We stooped to follow the boy as he walked under the rhododendron bordering the creek. After climbing away from the water up the hill to avoid mosquitoes we found the deer carcass being consumed by what looked like potato bugs, but these were larger and faster, some of them coming towards our sandals across the dead deer’s large bed of moss and pine needles.
The boy asked several times after we lifted him quickly away from that cloud-white skull, glaring eye socket and thick bared teeth, the flaky gray ribs moving and changing shape as the insects ate, its folded leg bones in saggy socks of white and brown fur, how did the deer die, Mama, how did it die, Da-da, and we looked at each other, nodding to agree it was okay to tell him, and gave a few reasons. Illness, a predator, old age. He listened from his perch on my shoulders as we went back toward our tent, crossing the playground area bright white with sunshine. He didn’t seem too bothered.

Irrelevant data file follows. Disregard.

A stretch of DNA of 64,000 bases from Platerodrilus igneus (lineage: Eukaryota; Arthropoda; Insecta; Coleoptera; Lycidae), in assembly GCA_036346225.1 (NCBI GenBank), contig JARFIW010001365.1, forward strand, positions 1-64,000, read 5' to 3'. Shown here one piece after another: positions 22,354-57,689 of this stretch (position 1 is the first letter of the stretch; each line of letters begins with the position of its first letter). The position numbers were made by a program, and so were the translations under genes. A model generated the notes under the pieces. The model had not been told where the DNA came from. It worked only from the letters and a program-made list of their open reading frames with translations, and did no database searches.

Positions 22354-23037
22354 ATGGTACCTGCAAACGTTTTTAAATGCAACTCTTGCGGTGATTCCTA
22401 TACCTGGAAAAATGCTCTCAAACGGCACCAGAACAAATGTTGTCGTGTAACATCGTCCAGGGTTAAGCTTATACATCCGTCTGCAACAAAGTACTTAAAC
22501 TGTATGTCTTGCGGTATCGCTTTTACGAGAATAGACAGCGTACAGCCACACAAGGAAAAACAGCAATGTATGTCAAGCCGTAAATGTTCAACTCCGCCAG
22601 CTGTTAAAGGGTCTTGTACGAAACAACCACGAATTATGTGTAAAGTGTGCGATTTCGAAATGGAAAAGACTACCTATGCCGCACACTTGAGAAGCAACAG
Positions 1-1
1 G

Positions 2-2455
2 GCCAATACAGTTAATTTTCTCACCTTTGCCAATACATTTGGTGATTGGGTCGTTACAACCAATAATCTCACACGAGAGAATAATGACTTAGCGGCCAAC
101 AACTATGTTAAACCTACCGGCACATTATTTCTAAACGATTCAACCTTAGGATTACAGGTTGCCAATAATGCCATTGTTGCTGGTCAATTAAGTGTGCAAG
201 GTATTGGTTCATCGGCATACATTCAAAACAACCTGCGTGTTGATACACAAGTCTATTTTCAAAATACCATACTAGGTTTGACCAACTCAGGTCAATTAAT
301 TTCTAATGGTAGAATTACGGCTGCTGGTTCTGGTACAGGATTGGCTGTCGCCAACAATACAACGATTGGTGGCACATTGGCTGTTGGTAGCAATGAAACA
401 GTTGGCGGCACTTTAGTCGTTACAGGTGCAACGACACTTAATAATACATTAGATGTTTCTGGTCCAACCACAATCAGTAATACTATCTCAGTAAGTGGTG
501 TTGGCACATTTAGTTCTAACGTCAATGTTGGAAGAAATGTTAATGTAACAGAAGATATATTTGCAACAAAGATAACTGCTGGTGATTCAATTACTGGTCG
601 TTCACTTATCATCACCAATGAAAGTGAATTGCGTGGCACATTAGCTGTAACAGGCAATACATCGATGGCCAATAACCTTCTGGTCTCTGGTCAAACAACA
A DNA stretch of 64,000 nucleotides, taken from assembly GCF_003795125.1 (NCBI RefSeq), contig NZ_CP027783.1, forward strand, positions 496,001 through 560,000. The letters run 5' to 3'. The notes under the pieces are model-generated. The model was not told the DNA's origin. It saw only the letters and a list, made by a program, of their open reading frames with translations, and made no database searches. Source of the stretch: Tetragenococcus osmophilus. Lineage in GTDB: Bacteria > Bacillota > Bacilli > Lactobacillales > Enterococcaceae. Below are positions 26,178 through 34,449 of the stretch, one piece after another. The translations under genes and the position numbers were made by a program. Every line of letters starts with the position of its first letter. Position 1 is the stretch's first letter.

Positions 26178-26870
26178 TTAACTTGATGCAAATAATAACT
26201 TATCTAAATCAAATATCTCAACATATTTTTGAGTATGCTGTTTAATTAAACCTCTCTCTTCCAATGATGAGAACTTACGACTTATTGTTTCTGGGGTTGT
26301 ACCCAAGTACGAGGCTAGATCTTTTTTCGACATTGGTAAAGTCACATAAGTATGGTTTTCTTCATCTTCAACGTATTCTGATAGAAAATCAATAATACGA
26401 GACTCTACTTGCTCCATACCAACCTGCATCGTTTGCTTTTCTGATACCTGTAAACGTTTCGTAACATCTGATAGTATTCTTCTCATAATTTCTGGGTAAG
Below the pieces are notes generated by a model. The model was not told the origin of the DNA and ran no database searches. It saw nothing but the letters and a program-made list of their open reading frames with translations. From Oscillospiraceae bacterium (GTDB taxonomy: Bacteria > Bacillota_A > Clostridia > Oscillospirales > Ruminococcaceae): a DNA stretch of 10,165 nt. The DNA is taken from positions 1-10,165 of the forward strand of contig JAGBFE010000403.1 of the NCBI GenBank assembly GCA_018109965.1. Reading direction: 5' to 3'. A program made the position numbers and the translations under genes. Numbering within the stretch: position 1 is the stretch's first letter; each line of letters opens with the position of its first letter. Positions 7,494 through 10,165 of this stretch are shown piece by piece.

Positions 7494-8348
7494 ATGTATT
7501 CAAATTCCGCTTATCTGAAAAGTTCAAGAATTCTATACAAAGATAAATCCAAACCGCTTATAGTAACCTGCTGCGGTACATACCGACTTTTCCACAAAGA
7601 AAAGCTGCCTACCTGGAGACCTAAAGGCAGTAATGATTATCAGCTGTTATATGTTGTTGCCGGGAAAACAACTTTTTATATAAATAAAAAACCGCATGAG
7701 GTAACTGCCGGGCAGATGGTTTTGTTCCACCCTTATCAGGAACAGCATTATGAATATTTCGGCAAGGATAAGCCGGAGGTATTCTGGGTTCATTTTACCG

What you said the night after we found the deer stayed with me, besides the memory of those carrion beetles that seemed a bit alien, and my worry about our son being bothered by it, as the stars came out to sit in the treetops, your words joined them and glowed with a warm light, how you said that you felt like we were intruding when we stood over the deer, like we were interrupting something private.
We hiked more that weekend across streams and rocks and saw the bullfrog tadpoles as big as small fish resting on the mossy concrete walls of the reservoir. It didn’t rain that night or the next. Almost all of the food we brought survived the cooler and tasted good. Traffic back to Philly was fine. The trip had gone so well. In my mind it goes well each time I think about it. Your voice is what I remember most. To have heard you say those words opened up such a comforting place.
MATTHEW JAKUBOWSKI is a writer, editor, and literary critic based in West Philadelphia. His fiction has appeared widely, in venues such as Berfrois, Minor Literature[s], gorse, 3:AM Magazine, Black Sun Lit, Numero Cinq, and The Bohemyth. He has work forthcoming from The Kenyon Review Online and Electric Literature, and he blogs about books and criticism at truce (matthewjakubowski.wordpress.com).